UC Berkeley ordered to freeze enrollment for incoming class
The University of California, Berkeley was ordered by the state Supreme Court on Thursday to freeze its undergraduate enrollment at 2020-21 levels, meaning it will have to accept at least 3,000 fewer students than planned for in the upcoming academic year.
The ruling is a victory for some residents of the city of Berkeley, who had sued the university for accepting more and more students without providing enough housing for them, though their lawsuit blocked construction of planned off-campus faculty housing. But it is a major blow to many applicants to the prestigious public university and means millions of dollars in lost tuition.
“This is devastating news for the thousands of students who have worked so hard and have earned a seat in our fall 2022 class,” the university said in a statement. “Our fight on behalf of every one of these students continues.”
As it continues with an appeal, the university said it will have to adhere to the enrollment freeze for now. But it is scrambling to keep its prospective students and will increase online enrollment and also ask new, incoming students to delay enrollment until January 2023.
“The lower court order leaves us with options that are far from ideal,” the statement said. “We believe this effort is preferable to drastically reducing the number of offers of admissions and denying so many students a Berkeley education.”
UC Berkeley spokesman Dan Mogulof said the university expects to present its case before the Court of Appeals this summer.
Thursday’s decision is the result of a legal battle with a residents group called Save Berkeley Neighborhoods that sued the university for failing to address the effect of increased student enrollment on housing, homelessness, traffic and noise. The lawsuit was filed under the California Environmental Quality Act, which is commonly used to stall or halt building projects.
In August, an Alameda County Superior Court sided with the Berkeley residents, ordering the university to cap enrollment at its 2020-21 level of just over 42,000 and to suspend construction of a proposed faculty housing and classroom project. The residents said the project, which would have created 150 faculty apartments, failed to plan for the increased noise, traffic and other quality-of-life problems the new buildings would bring.
Freezing the enrollment means that the university would not be able to offer an additional 3,050 seats for incoming first-year and transfer students as planned for the fall of 2022. UC Berkeley says it typically offers admission to about 21,000 first-year and transfer students and about 9,500 of them enroll.
The Berkeley residents say the university should build more housing on its campus and by not having sufficient on-campus housing, students are forced to find low-income alternatives around the city that displace low-income city residents, fuel a problem with homelessness and strain city resources.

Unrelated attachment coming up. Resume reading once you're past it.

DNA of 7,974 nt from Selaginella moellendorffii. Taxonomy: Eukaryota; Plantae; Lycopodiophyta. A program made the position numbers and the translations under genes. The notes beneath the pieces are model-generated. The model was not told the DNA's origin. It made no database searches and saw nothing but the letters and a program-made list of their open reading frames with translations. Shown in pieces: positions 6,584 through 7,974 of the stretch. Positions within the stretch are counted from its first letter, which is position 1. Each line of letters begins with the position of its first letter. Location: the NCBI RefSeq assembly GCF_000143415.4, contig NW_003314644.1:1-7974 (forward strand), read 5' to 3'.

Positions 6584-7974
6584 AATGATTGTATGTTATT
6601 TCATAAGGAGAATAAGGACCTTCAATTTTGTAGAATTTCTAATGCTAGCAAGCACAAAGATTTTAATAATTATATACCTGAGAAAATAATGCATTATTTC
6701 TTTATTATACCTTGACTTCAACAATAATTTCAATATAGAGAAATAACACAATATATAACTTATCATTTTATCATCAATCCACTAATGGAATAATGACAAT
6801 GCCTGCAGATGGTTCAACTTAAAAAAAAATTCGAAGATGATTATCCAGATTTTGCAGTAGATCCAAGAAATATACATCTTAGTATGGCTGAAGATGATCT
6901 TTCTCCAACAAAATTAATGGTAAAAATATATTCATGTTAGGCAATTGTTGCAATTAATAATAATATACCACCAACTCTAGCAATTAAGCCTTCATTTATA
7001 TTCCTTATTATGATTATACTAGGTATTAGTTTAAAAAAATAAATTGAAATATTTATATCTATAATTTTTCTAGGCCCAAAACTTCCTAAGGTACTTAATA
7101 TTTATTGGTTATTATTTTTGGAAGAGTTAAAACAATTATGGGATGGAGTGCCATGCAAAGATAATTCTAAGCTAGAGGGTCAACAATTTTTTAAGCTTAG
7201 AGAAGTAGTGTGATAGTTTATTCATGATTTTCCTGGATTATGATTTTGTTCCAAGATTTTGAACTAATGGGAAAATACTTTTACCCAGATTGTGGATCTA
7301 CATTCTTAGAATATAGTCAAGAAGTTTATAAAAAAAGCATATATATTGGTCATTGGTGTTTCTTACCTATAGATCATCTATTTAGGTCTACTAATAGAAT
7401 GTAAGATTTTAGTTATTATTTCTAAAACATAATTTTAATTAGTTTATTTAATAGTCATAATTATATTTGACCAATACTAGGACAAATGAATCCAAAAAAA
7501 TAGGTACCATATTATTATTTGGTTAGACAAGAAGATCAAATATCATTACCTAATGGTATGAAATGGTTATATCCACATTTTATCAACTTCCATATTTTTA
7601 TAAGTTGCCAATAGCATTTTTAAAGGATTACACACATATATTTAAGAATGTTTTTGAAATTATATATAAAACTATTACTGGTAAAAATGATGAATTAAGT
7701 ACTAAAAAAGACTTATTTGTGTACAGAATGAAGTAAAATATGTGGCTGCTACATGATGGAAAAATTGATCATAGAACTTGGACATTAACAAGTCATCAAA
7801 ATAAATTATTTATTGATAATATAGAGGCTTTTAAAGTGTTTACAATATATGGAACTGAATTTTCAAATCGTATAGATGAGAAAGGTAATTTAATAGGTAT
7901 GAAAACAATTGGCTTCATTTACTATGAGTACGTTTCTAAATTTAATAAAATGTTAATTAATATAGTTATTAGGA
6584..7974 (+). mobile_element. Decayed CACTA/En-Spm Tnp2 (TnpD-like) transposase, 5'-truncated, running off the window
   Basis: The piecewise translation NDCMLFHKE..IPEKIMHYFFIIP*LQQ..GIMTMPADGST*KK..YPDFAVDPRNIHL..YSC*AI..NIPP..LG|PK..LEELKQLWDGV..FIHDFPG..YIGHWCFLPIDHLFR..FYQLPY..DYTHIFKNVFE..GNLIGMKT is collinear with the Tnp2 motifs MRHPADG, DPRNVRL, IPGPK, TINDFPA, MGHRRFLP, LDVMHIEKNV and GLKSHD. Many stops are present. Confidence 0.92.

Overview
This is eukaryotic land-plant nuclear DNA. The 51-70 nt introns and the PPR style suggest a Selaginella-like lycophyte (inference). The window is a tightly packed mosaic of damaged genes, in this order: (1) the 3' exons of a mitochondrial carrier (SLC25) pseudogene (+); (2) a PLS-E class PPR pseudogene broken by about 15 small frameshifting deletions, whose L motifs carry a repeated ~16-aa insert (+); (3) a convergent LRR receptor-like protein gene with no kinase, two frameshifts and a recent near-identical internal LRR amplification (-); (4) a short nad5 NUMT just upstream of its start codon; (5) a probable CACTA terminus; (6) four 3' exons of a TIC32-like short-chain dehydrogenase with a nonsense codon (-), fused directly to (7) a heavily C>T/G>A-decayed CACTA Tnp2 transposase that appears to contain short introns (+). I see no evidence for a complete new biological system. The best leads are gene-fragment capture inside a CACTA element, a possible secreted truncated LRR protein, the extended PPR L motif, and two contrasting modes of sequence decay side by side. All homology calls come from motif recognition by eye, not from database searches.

The university has said that it stands to lose at least $57 million in tuition by not admitting the additional students.
An appeals court last month denied UC’s request to lift the enrollment freeze as the case continues. The decision prompted Gov. Gavin Newsom to file a friend of the court brief asking the California Supreme Court to block the enrollment cap, saying in a statement that a lawsuit should not “get in the way of the education and dreams of thousands of students who are our future leaders and innovators.”
Thursday’s decision leaves intact the a lower court’s order and rejects the university’s request to lift the enrollment cap while it appeals the original lawsuit by the neighborhood group at the Court of Appeals.
Writing in dissent of Thursday’s 4-2 decision, Associate Justice Goodwin Liu lamented that roughly 3,050 students could lose the opportunity to attend one of the top universities in the country because of “an environmental lawsuit.” He urged the university to renew its request for a stay at the Court of Appeals and urged the two sides to engage in negotiations or mediation to solve the dispute quickly.
An outpouring of support for the university came from lawmakers, including Assemblyman Phil Ting, a San Francisco Democrat and UC Berkeley alum.
“I know personally how life changing it can be to attend UC Berkeley,” Ting said. “I have been in contact with UC leadership, and the Legislature is exploring a variety of options.”
California Sen. Scott Weiner called it “tragic that California allows courts and environmental laws” to determine the number of students at a top university like UC Berkeley. ”“We must never allow this to happen again. We must change the law. And we will.”